Militants, Thursday, blew up Chevron Nigeria Limited’s onshore oil facilities in the Niger Delta, forcing the company to shut down its operations.
This was even as the price of crude oil rose above $50 a barrel, for the first time in nearly seven months as a global supply glut that plagued the market for nearly two years showed signs of easing.
The disruption in Chevron’s operation was caused by the Niger Delta Avengers, who claimed the bombing of the facility’s mains electricity feed. The group said they blew up the Escravos tank farm main electricity feed pipeline.
The group declared that its decision to bomb the facility was because Chevron ignored its warning not to fix a pipeline they had bombed earlier in the month.
Industry sources said that Escravos onshore production accounts for roughly a third of Chevron’s total output, on average 3.8 million barrels per month (bpm) in 2014.
The company’s projected exports for the first half of 2016 averaged 167,000 barrels per day (bpd) or about five million barrels per month. .
Reports claimed that Escravos production was already down by more than 40,000 barrels per day after a May 5 militant attack on a Chevron offshore facility, adding that increased violence over the past few weeks had also made international buyers more reluctant to buy Nigerian crude due to fears of loading delays and cancellations.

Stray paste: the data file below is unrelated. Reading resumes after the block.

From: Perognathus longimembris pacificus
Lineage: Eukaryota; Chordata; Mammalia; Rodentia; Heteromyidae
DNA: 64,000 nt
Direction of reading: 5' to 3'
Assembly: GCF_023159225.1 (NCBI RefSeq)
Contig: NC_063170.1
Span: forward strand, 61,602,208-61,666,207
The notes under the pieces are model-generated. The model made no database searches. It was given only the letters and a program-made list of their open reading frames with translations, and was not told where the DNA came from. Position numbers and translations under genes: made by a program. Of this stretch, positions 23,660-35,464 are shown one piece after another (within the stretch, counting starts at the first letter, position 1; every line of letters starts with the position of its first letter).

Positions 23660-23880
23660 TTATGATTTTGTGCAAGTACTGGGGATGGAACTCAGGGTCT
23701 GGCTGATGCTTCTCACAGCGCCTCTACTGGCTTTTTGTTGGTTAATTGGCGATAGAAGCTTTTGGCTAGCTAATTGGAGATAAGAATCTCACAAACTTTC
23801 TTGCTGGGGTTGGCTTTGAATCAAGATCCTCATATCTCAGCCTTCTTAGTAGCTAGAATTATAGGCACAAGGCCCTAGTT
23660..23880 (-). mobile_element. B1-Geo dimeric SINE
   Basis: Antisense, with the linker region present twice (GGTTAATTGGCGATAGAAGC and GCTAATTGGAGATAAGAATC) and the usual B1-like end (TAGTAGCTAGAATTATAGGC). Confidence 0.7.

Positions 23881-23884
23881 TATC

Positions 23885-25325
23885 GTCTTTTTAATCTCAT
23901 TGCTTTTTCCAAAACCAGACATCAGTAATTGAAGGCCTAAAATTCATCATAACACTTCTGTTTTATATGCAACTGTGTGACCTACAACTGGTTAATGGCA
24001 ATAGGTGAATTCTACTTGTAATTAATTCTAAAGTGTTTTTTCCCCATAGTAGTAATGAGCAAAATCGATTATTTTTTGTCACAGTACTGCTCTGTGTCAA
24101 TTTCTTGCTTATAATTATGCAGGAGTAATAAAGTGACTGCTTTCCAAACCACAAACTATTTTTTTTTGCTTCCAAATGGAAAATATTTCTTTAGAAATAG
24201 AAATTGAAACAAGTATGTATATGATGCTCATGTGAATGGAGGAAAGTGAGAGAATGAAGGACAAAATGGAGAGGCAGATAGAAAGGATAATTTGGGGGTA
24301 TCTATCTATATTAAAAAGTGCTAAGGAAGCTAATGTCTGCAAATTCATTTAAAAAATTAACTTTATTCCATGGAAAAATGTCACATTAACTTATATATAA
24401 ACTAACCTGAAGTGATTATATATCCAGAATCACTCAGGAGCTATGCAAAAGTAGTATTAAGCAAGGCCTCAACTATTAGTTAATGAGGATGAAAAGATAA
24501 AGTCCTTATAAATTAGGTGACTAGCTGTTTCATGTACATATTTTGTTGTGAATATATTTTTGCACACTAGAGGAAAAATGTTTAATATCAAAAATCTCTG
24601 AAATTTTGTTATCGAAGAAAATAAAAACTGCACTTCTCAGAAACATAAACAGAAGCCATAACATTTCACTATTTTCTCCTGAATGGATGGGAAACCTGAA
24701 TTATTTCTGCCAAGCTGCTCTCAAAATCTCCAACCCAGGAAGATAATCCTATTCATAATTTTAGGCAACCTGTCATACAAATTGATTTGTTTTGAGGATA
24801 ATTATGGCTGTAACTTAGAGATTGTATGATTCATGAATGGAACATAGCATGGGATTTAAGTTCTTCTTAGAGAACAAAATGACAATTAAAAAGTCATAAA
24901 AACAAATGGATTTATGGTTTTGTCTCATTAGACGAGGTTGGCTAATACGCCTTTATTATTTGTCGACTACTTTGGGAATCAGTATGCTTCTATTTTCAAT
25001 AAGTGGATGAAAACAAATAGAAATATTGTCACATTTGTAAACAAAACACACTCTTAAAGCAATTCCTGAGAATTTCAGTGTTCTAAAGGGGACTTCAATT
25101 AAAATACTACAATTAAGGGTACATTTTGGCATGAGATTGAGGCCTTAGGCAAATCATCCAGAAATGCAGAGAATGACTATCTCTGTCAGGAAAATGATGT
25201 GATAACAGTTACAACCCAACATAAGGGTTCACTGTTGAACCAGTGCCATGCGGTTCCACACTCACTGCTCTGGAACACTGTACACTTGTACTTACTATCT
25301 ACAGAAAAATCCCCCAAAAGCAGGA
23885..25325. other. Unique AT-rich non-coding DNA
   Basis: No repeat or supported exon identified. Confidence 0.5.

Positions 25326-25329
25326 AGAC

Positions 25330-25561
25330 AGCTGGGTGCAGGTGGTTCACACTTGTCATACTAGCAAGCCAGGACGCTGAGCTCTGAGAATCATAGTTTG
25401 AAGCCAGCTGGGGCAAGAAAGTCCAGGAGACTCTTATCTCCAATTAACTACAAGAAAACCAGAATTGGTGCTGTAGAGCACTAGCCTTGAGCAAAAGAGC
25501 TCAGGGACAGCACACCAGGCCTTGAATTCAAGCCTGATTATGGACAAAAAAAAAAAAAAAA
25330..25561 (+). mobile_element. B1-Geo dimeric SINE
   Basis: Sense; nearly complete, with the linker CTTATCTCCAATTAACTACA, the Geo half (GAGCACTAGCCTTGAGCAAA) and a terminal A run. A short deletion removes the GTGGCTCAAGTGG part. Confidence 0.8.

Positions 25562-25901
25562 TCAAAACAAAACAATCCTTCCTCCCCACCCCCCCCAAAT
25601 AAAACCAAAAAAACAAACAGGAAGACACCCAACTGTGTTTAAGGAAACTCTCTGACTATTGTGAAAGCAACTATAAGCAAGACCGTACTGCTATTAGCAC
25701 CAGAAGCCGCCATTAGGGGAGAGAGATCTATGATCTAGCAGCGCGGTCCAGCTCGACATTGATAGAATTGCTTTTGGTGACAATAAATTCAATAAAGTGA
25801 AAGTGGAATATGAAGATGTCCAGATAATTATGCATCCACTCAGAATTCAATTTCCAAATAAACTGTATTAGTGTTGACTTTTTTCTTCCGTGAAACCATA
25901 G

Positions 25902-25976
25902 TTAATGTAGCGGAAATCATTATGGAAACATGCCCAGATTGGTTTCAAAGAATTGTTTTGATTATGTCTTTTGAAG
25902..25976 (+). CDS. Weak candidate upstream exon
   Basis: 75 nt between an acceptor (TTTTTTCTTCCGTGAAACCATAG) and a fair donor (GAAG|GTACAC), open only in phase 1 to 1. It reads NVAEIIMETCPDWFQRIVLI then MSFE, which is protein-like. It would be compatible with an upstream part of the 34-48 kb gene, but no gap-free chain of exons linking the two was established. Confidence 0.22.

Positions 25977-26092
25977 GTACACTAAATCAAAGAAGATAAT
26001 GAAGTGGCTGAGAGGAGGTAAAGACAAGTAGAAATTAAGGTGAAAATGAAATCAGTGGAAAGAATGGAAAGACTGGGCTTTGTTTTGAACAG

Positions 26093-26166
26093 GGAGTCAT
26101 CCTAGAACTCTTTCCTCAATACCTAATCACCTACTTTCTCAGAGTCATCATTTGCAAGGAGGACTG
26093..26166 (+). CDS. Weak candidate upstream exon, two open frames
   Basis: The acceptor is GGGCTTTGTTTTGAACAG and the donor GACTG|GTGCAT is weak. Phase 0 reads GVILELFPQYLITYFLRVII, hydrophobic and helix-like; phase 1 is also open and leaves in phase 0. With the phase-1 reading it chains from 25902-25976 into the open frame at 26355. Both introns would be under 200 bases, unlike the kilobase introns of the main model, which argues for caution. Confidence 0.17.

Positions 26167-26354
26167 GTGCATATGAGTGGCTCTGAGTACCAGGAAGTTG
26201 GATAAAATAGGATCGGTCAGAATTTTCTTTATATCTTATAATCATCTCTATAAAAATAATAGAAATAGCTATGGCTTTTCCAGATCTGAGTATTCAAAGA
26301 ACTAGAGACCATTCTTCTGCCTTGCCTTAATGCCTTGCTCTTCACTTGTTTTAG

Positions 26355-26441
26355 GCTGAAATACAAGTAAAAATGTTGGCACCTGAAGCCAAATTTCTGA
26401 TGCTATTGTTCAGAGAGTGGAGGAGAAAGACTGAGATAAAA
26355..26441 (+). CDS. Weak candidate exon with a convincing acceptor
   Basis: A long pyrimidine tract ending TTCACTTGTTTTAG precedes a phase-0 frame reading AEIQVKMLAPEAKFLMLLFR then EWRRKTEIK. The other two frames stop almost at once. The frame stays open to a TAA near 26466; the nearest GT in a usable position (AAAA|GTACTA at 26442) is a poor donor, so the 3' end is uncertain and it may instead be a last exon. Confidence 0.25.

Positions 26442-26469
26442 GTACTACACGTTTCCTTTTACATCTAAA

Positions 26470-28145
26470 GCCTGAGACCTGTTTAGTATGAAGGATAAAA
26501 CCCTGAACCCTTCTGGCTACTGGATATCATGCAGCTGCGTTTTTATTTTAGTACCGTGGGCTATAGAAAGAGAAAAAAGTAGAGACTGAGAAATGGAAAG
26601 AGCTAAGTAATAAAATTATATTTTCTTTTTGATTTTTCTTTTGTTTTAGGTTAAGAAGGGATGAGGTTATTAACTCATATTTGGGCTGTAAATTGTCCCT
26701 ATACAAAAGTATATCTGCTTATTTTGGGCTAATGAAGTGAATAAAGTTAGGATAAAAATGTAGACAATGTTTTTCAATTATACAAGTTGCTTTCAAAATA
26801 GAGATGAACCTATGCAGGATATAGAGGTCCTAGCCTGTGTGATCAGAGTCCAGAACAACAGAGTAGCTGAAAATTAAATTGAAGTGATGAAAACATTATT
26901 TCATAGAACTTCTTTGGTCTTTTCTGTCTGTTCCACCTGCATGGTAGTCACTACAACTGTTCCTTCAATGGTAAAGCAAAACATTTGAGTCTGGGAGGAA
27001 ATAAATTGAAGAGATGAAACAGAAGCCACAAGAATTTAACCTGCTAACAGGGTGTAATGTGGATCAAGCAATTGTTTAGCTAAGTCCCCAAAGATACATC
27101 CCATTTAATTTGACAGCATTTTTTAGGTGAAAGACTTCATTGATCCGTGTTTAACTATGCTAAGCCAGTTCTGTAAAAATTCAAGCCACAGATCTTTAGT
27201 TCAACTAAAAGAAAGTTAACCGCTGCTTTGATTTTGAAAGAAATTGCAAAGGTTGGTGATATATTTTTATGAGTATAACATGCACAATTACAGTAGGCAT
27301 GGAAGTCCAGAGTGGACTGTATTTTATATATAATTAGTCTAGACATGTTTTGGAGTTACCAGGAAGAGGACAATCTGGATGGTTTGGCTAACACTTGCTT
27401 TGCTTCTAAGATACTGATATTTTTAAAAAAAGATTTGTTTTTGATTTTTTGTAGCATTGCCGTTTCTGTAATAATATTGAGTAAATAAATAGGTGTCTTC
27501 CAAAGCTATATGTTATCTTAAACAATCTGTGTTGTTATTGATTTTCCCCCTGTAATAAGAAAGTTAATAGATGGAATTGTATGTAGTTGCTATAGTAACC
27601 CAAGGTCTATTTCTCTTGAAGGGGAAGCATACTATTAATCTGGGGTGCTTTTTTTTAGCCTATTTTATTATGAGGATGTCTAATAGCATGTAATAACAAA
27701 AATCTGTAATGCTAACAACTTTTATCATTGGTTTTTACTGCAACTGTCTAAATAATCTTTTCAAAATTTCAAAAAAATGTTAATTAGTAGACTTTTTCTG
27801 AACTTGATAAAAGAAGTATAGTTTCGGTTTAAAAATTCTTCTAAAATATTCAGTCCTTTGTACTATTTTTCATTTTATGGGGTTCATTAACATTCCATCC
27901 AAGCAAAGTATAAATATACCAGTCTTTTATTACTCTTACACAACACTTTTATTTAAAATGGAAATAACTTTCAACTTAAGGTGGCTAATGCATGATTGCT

Meanwhile, as a result of the unrest in the Niger Delta,l as well as crisis in Libya and wildfires in Canada, which had reduced global crude oil out by about four million barrels per day, the price of crude has risen above the $50 mark.
Specifically, benchmark crude oil grade, Brent, was up 36 cents at $50.10 a barrel, the highest in nearly seven months, after a larger-than-expected draw in United States’ crude oil inventories last week indicated buyers are starting to mop up spare supply.
U.S. crude futures were up 29 cents at $49.85 a barrel, after touching $49.97, the highest since mid-October.
Reports stated that at abbove $50 a barrel, oil was seen by many market players as breaching a psychological barrier that could lead producers, particularly among U.S. shale companies, to revive operations scrapped in recent years.